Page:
“I felt isolated, humiliated at times. I tried to raise my concerns but nothing was done. I left professional cricket feeling broken and helpless, without hope of any justice and completely disillusioned with the sport that I loved. Do I believe I lost my career to racism? Yes I do.”
Ex-England captain Michael Vaughan and his 2005 Ashes teammate Matthew Hoggard were picked out by Rafiq. He said he idolised Vaughan and was delighted in 2009 when he got to share a dressing room with his hero at YCCC. But Rafiq, who before his hearing Tweeted “time for truths”, claimed Vaughan, 47, turned to him and three other Asian players and said: “There’s too many of you lot. We need to have a word about that.”
I left professional cricket feeling broken and helpless, without hope of any justice and completely disillusioned with the sport that I loved. Do I believe I lost my career to racism? Yes I do.
Vaughan, who is due to be part of the BBC’s Test Match Special team for the Ashes later this year, denies making the comment. Bowler Hoggard, 44, who also played for Yorkshire, allegedly called Rafiq “Raffa the Kaffir” and insisted on Asian players sitting separately. Rafiq said Hoggard called him and other Asian players “elephant washers” and “P**i” and insisted: “You lot sit over there.”
Hoggard has contacted Rafiq and apologised, the hearing was told. England batsman and Yorkshire teammate Gary Ballance, 31, repeatedly called him a “P**i”. Zimbabwe-born Ballance apologised after he admitted using the “racial slur” towards Rafiq in a statement issued earlier this month.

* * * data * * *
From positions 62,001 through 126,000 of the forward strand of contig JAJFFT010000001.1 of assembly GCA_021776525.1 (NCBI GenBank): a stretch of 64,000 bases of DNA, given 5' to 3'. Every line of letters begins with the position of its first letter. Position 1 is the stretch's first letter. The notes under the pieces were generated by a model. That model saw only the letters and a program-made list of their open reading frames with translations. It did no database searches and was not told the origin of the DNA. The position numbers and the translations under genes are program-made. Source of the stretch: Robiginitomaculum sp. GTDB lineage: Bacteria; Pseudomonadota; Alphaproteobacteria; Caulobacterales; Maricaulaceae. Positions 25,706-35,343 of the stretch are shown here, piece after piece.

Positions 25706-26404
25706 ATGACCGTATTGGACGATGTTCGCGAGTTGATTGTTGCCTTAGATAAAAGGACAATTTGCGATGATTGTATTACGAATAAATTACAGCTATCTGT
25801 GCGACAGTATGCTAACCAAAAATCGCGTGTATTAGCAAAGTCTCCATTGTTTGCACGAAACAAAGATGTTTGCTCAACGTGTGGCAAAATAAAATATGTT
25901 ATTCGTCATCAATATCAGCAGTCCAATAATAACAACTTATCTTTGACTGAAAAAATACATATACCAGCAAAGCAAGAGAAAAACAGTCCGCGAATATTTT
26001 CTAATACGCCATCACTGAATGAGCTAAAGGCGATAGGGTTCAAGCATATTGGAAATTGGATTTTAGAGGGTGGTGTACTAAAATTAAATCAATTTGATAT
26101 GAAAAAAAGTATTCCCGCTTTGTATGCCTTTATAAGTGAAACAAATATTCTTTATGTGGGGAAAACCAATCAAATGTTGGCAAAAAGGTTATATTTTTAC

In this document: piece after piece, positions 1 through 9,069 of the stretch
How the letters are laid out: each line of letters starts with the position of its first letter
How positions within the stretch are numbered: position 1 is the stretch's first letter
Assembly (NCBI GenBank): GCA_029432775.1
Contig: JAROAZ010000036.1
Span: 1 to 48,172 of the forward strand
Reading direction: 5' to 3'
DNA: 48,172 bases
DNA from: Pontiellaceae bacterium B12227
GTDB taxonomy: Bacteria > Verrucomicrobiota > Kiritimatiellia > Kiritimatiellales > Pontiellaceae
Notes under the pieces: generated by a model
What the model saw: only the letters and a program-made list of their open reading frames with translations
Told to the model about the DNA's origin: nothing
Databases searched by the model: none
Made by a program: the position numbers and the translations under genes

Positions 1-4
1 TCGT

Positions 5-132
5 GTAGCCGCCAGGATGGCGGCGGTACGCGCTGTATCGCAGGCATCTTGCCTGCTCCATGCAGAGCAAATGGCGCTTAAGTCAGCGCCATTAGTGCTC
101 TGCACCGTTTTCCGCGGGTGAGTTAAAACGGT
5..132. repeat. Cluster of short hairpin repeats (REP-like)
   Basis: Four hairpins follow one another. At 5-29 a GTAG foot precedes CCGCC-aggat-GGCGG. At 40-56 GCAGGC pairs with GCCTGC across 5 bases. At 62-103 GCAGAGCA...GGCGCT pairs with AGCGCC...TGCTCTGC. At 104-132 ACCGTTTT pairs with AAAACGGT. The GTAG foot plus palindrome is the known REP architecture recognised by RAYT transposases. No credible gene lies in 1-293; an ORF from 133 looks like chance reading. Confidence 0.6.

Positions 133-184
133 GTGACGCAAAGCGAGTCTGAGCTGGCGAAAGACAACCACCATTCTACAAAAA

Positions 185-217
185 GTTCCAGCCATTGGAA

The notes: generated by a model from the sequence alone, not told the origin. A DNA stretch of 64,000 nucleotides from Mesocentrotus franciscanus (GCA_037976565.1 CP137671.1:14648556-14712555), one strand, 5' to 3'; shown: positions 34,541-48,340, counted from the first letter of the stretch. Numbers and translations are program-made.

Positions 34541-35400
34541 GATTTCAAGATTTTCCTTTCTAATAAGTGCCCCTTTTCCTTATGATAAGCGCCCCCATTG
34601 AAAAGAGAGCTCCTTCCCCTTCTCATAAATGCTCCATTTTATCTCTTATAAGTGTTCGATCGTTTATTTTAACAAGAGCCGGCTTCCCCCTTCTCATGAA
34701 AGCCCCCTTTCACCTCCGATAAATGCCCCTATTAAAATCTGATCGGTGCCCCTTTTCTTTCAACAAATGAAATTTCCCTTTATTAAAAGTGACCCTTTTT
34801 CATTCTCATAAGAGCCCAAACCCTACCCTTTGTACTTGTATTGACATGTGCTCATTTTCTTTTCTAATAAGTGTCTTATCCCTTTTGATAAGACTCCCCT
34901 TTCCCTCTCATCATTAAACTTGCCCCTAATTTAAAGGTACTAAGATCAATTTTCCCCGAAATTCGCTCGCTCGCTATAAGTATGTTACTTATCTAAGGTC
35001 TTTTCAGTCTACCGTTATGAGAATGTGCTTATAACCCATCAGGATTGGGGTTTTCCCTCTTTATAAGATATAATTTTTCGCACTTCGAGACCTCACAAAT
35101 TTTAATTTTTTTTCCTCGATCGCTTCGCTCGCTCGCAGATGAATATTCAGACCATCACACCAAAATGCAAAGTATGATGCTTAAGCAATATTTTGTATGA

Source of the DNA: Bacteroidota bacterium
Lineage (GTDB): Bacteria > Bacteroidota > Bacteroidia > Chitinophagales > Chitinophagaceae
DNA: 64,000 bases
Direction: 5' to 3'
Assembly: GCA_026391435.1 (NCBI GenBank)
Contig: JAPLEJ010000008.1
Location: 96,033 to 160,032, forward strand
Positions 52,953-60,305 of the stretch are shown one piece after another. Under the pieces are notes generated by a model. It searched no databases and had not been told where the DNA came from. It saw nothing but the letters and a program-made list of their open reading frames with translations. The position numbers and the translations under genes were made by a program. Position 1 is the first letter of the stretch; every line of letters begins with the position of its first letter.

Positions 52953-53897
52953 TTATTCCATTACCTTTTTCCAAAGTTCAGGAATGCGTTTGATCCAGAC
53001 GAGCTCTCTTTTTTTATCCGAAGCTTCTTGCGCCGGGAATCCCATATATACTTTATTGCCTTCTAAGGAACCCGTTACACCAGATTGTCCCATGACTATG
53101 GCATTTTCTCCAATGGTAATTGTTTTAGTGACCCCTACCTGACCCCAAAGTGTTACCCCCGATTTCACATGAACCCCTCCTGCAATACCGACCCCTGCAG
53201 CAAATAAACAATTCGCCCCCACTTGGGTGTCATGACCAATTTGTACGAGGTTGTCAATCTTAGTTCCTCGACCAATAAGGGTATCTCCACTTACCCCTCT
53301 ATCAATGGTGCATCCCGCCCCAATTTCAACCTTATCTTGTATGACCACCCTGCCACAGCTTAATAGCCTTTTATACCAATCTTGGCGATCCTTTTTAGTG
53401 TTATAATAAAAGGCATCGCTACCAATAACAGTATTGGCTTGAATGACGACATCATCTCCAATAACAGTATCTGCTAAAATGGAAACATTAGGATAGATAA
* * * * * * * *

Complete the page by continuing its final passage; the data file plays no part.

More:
Rafiq also claimed Ballance referred to people of colour as “Kevin”. He went on: “‘Kevin’ was something Gary used to describe anyone of colour in a very derogatory manner. It was an open secret in the England dressing room. Gary and teammate Alex Hales, 32, got really close to each other when they played for England together.
“I wasn’t present in that dressing room but I understand Alex went on to name his dog ‘Kevin’ because it was black. It’s disgusting how much of a joke it was.” England captain Joe Root, 30, last week said he did not recall racism at Yorkshire. But Rafiq said it left him feeling hurt.
He said: “Rooty never engaged in racist language. But it shows how normal it was that even a good man like him doesn’t see it for what it was.” Ex-England star Tim Bresnan, 36, was also accused of making frequent racist comments when the pair were at Yorkshire. Rafiq was so upset he made a formal complaint to club bosses in 2017.
He was later offered £100,000 by Yorkshire to sign a non-disclosure agreement but refused. Bresnan last night apologised unreservedly for “any part” he played in Rafiq “feeling bullied”. The England and Wales Cricket Board has appointed an independent commission for equity in cricket.
ACCUSATIONS HE MADE TO MPs
- He was pinned down by player & red wine poured down throat
- England stars like Gary Ballance called black players ‘Kevin’
- His pal, ex-England ace Alex Hales, gave name to his black dog
- Asian players were called P-word & told to sit near the toilets
- Bullied by England’s Tim Bresnan and was told off when son died
- Root did hear abuse, Vaughan made jibe & Lloyd spread smears